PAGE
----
G-20 Says Growth Risks Are Stabilizing as Shock of Brexit Looms

  • Reiterates commitment to avoid competitive forex devaluations
  • Tougher stance on tax transparency after Panama Papers

Finance chiefs of the Group of 20 economies said risks to the global recovery have stabilized while threats to the outlook remain, including terrorism and the U.K.’s potential exit from the European Union.

“Growth remains modest and uneven, and downside risks and uncertainties to the global outlook persist against the backdrop of continued financial volatility, challenges faced by commodity exporters and low inflation,” according to the group’s communique released Friday in Washington.

“Geopolitical conflicts, terrorism, refugee flows, and the shock of a potential U.K. exit from the European Union also complicate the global economic environment,” it said.

The G-20 struck a less alarmed tone than it did at its previous meeting in Shanghai in February, when officials acknowledged the rocky start to the year for financial markets and expressed growing concern about a downgrade in the global economic outlook.

The finance chiefs and central bankers took heart from a rally in global stock markets. The MSCI All-Country World Index has risen about 8 percent since the finance chiefs met in Shanghai, leaving it little changed this year and up about 14 percent from its low on Feb. 11.

Policy Tools

As in Shanghai, finance ministers and central bankers pledged to use all policy tools -- monetary, fiscal and structural reforms -- to stimulate growth. They reiterated that monetary policy alone can’t produce balanced growth.

G-20 members also reiterated that they would consult closely on exchange markets. “We reaffirm our previous exchange-rate commitments, including that we will refrain from competitive devaluations and we will not target our exchange rates for competitive purposes.”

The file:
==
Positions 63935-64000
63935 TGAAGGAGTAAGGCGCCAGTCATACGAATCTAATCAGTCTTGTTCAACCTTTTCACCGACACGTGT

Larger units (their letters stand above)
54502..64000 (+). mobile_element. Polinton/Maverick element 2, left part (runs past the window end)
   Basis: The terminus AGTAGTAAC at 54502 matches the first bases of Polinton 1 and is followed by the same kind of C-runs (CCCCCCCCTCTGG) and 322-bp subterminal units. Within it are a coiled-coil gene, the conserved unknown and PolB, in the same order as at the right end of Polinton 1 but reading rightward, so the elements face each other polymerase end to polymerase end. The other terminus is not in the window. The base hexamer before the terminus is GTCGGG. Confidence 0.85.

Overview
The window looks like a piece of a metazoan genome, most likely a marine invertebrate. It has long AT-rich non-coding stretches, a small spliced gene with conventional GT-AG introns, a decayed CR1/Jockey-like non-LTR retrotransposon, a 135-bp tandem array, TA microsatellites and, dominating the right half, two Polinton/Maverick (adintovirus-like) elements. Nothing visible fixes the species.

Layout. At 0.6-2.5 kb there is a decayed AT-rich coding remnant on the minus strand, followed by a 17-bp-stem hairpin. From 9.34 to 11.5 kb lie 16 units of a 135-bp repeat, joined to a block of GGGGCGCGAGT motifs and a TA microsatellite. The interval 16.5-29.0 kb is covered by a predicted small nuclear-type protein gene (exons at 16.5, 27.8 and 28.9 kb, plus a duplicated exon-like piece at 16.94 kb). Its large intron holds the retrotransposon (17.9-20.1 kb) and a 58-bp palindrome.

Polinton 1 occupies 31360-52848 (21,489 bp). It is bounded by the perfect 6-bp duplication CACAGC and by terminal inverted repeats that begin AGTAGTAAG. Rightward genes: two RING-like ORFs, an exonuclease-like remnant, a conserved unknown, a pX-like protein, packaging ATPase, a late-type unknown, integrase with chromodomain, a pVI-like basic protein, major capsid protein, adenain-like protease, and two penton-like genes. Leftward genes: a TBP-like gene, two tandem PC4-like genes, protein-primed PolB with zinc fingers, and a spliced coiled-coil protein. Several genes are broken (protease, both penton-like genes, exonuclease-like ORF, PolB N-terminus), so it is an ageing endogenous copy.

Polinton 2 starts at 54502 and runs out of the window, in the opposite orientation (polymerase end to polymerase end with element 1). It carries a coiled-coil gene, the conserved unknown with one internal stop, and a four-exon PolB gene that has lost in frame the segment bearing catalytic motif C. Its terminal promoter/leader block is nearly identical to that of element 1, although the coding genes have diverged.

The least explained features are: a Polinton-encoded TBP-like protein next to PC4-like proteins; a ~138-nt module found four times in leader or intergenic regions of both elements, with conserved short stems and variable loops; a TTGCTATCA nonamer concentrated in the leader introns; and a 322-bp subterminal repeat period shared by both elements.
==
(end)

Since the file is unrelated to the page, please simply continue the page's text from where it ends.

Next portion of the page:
The statement continued, saying the G-20 will resist “all forms of protectionism.”

The G-20 statement contains tougher language on tax transparency following the leak this month of offshore financial records, known as the Panama Papers, which set off a global furor by exposing billions of dollars in assets hidden in tax havens around the world.

The G-20 directed the Organization for Economic Cooperation and Development to “establish objective criteria by our July meeting to identify non-cooperative jurisdictions,” according to the communique, which doesn’t explicitly refer to the Panama Papers. The statement said members will consider “defensive measures” against financial centers and jurisdictions that fail to make progress on complying with international standards on exchange of tax information in the coming years.

Improving transparency of tax systems is vital to the integrity of the international financial system, the statement said.

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